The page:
Australian Melanoma Genome Project

Melanoma Genome Project

Melanomas develop following the accumulation of genetic mutations that enable the cells to grow uncontrollably. The Australian Melanoma Genome Project is using cutting-edge whole genome sequencing technologies to identify the common genetic mutations that cause melanoma so that doctors can better personalise its treatment.

The project has made major progress by comparing the genetic code of normal cells and melanoma tumours and identifying all the mutations present in nearly 500 Australian melanoma patients. It is the largest melanoma research effort ever undertaken in this country, with a national coalition of over 50 researchers from Melanoma Institute Australia, The University of Sydney, Royal Prince Alfred HospitalWestmead Institute for Medical Research and the QIMR Berghofer Medical Research Institute working together.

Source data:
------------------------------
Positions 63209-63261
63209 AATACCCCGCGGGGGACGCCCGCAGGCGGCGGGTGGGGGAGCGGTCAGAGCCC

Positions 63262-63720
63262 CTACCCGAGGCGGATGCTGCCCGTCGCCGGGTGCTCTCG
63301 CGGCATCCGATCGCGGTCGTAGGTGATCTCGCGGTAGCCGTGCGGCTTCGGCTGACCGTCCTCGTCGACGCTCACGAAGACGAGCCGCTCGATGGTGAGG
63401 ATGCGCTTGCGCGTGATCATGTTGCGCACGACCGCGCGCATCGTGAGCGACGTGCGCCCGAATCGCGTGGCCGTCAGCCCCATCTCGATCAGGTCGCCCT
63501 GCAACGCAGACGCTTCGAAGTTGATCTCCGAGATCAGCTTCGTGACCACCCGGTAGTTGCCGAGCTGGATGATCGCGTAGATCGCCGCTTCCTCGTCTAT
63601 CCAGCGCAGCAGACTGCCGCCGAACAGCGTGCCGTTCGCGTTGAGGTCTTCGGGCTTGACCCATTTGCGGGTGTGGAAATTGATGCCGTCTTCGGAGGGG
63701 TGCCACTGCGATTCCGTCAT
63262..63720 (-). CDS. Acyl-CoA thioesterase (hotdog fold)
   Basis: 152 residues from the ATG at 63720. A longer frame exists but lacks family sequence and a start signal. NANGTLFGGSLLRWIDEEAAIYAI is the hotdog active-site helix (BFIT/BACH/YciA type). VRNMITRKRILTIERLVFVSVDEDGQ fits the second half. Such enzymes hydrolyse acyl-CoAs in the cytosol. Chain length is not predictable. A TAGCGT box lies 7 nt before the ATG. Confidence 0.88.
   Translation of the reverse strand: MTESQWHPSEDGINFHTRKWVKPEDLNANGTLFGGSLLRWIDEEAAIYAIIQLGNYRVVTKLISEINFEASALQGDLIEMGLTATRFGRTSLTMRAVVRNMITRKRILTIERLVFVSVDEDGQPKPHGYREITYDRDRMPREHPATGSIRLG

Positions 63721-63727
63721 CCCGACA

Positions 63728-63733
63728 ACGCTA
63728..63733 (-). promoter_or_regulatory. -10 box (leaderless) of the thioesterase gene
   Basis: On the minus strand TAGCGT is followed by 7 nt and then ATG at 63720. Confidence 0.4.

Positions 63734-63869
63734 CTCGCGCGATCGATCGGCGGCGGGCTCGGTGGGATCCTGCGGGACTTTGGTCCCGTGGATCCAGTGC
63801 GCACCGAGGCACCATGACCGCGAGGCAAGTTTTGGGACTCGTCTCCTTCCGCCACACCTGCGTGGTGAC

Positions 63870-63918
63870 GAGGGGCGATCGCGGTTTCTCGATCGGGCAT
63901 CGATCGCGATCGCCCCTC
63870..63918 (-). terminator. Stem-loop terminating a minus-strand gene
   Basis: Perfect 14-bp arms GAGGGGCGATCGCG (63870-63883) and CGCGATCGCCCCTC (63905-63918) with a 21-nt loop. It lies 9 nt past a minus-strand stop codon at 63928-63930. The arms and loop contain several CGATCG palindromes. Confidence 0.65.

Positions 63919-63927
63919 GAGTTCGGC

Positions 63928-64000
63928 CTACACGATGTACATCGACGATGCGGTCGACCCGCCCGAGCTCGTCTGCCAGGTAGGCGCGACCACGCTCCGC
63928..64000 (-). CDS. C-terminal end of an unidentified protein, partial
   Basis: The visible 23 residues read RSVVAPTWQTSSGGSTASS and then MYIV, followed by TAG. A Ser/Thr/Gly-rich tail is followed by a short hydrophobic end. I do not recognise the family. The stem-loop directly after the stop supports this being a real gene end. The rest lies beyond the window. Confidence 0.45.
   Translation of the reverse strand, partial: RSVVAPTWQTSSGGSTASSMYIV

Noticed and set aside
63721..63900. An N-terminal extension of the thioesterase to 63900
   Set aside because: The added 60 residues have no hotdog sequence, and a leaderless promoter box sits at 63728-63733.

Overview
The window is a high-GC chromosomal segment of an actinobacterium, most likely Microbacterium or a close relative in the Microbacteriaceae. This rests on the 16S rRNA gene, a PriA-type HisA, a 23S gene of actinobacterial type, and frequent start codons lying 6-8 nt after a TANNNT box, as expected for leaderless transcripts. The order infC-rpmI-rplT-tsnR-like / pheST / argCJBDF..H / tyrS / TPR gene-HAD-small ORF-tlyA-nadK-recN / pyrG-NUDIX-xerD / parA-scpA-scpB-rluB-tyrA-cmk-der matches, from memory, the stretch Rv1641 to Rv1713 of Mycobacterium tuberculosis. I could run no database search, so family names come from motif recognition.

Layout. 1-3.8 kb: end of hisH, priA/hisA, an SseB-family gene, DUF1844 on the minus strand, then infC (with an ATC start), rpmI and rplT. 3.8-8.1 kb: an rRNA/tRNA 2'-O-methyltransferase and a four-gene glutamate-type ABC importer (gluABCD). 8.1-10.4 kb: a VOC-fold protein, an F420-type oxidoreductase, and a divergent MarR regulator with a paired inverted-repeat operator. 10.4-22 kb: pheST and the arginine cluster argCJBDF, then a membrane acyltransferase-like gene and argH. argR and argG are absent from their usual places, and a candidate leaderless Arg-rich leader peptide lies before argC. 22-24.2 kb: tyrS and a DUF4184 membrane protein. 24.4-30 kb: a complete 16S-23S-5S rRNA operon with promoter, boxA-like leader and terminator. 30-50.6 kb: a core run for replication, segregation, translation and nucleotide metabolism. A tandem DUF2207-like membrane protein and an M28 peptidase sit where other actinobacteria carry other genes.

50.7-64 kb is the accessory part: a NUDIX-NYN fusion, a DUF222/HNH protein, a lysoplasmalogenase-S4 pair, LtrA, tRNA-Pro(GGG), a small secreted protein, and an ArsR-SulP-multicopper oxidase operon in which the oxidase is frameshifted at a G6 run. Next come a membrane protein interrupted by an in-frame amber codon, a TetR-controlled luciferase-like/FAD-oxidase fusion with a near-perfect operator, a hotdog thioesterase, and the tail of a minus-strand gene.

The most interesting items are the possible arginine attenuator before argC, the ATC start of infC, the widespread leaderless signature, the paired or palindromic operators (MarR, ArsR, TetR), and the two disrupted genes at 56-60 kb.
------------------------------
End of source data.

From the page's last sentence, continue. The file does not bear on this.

Purpose

  1. Fully characterise all the genomic alterations in over 500 melanomas patients (currently 468 melanomas sequenced). 
  2. Identify mutagenic processes and carcinogens responsible for the development of a range of melanomas.
  3. Discover new drug targets and better select patients for current therapeutics.

Highlights so far

Current projects

Funding

The Australian Melanoma Genome Project was funded directly by Melanoma Institute Australia, the NSW Ministry of Health, Cancer Council NSW and the Australian Government through Bioplatforms Australia.

The project has been enabled by Program Grants and Fellowships of the National Health and Medical Research Council, Translational Program Grants of Cancer Institute NSW, and infrastructure of the University of Sydney, Bioplatforms Australia, Westmead Institute for Medical Research, NSW Health Pathology, Royal Prince Alfred Hospital, Peter MacCallum Cancer Institute, The Olivia Newton-John Cancer Research Institute and Melanoma Institute Australia.

Project leads

From Melanoma Institute Australia:

From QIMR Berghofer Medical Research Institute: